JACK THE PREACHER by Abbie Phillips Walker

small flower and mushroom illustration

One morning in very early springtime the big Evergreen Trees began to talk about the part they took in telling all the woodland flowers that it was spring.

“Why, if we were not here,” said one Evergreen Tree, “who would awake these sleepy springtime flowers to their duty? I should like you to tell me!”

“You speak truly, brother,” said another tree. “We are ever green and need no awakening to our duty; but for us the woods would be a sorry-looking place in the summer. Those lazy crocuses would sleep right on and on!”

“Yes, and the little violets never would dare show their timid little heads,” said another Evergreen Tree, “when the soft winds begin to run through the woods. It is then we call forth to all sleeping flowers and shrubs and bushes: ‘Awake! It is time to get up!’”

“And who would tell the Bee summer was on its way?” said another Tree. “He would never get his work started at all if it were not for us. How lucky the flowers and all the woodland things are that we are here to tell them when to get up!”

So the Evergreens talked and bragged about how they preached Springtime to the woodland folk, and as they talked all the spring flowers awoke and the insects began lazily to stretch their wings, but it was not because of what the big Evergreen Trees were saying; no, it was because they had heard the voice of the little woodland preacher.

And who was he, do you think? Why, no other than Jack-in-the-pulpit, who gives a talk every spring to all the woodland dwellers on just how to bloom and how to buzz and when to do it.

Every night for ever so long before it is time for the crocus or the violet or any early spring flower to bloom, when it is the magic hour the Fairies come running through the woods and touch Jack on his nodding little head under the dry leaves and up he pops and begins to preach.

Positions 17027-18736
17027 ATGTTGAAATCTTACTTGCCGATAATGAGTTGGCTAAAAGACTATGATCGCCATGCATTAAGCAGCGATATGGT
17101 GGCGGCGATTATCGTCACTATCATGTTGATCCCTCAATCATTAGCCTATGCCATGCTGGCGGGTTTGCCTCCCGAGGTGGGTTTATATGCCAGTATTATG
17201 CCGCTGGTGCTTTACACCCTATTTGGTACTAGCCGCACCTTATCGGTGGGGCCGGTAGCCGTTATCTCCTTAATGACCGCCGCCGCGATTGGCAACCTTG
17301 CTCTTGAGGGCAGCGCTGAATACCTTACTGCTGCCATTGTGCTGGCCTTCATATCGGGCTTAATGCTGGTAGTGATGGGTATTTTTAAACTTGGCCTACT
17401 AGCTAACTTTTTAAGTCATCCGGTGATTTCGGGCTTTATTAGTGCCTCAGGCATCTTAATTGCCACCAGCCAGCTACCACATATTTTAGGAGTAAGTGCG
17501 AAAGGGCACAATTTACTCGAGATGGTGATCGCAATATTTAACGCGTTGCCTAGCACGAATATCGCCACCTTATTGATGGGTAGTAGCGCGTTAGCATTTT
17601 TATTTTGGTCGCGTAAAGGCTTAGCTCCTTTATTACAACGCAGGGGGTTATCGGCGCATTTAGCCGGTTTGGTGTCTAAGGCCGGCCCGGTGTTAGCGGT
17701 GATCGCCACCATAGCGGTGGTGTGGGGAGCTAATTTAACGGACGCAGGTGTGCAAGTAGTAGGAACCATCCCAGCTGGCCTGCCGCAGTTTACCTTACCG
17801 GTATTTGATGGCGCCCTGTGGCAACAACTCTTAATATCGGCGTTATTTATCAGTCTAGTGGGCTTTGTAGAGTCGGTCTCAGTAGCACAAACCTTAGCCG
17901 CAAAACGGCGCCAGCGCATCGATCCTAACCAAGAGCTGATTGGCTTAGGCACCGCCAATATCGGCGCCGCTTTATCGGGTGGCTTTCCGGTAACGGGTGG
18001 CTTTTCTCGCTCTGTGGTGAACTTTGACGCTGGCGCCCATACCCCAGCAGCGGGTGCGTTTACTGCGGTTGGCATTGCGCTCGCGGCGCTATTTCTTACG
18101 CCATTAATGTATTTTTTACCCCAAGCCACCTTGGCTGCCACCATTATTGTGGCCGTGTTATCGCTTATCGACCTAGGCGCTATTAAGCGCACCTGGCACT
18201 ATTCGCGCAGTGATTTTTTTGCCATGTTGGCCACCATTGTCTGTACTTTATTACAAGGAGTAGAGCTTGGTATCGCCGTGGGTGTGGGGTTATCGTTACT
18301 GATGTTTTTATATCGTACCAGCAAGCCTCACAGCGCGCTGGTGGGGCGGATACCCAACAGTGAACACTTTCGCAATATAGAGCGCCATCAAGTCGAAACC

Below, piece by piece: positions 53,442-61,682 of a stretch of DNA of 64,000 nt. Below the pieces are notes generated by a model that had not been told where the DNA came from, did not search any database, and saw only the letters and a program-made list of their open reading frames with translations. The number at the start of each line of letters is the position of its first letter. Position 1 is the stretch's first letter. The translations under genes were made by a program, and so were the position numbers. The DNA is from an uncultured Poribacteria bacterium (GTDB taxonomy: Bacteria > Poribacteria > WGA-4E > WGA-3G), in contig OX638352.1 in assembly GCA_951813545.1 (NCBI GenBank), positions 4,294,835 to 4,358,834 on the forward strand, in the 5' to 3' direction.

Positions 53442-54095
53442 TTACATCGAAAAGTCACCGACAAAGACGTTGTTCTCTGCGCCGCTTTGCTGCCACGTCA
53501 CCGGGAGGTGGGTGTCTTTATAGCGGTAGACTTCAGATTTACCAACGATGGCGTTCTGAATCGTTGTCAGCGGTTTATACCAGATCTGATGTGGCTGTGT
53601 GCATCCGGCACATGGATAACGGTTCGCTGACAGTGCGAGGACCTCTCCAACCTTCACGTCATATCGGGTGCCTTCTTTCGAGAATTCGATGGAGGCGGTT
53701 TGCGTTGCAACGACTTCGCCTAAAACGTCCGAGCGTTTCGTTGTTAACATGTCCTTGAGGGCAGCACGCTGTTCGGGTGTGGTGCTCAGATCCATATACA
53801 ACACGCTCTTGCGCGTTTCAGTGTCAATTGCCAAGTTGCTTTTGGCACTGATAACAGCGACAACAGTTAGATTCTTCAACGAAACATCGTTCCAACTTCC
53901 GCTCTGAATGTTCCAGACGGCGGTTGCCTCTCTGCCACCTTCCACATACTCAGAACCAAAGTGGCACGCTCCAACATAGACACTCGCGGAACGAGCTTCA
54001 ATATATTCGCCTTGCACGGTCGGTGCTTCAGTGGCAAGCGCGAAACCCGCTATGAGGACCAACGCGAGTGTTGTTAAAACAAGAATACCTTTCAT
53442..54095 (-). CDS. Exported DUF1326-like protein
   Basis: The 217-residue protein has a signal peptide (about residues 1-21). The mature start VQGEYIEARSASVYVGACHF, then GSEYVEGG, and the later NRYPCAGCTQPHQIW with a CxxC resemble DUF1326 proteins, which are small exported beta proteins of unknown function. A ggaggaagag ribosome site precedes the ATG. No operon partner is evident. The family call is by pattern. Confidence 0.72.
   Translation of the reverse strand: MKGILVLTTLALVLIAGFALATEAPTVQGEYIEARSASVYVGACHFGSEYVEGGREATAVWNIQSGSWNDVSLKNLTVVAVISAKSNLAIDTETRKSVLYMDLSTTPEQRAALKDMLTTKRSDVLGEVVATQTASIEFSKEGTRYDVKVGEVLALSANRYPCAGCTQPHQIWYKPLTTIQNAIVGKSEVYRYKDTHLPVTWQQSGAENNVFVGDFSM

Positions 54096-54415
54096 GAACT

So when the flowers and bees and things heard the big Evergreen Trees talking they nodded to each other and laughed. “Isn’t it funny to hear them?” said a beautiful yellow crocus. “Those tall trees know nothing about the real truth of things, do they?”

“Fancy thinking they awaken us!” said another flower. “Why, they themselves are asleep. They get so used to winter they stand still all the time, but who is to tell them the truth about our Preacher Jack? The Evergreen Trees never bend or sway to one side or the other far enough to see the beauties of our woodland spring. They only know what the winds tell them.”

“Let them think what they like,” said a little bush of pretty blossoms. “It does not hurt Jack-in-the-pulpit if the Evergreens think they are the preachers of the woods, for all the spring and summer flowers know that Jack has always been our preacher and the Evergreens haven’t any pulpit to preach from. Only they do not know it.”

And so the sleepy old Evergreens thought they were the ones who awakened the flowers and preached to them about their duty, and no one ever told them about little Jack-in-the-pulpit, who always has and always will preach about the spring and summer to all the woodland dwellers.

The Butterfly and the Bee, by William Lisle Bowles

butterfly-and-bee-on-sunflowerMethought I heard a butterfly
Say to a labouring bee:
“Thou hast no colours of the sky
On painted wings like me.”

“Poor child of vanity! those dyes,
And colours bright and rare,”
With mild reproof, the bee replies,
“Are all beneath my care.

“Content I toil from morn to eve,
And scorning idleness,
To tribes of gaudy sloth I leave
The vanity of dress.”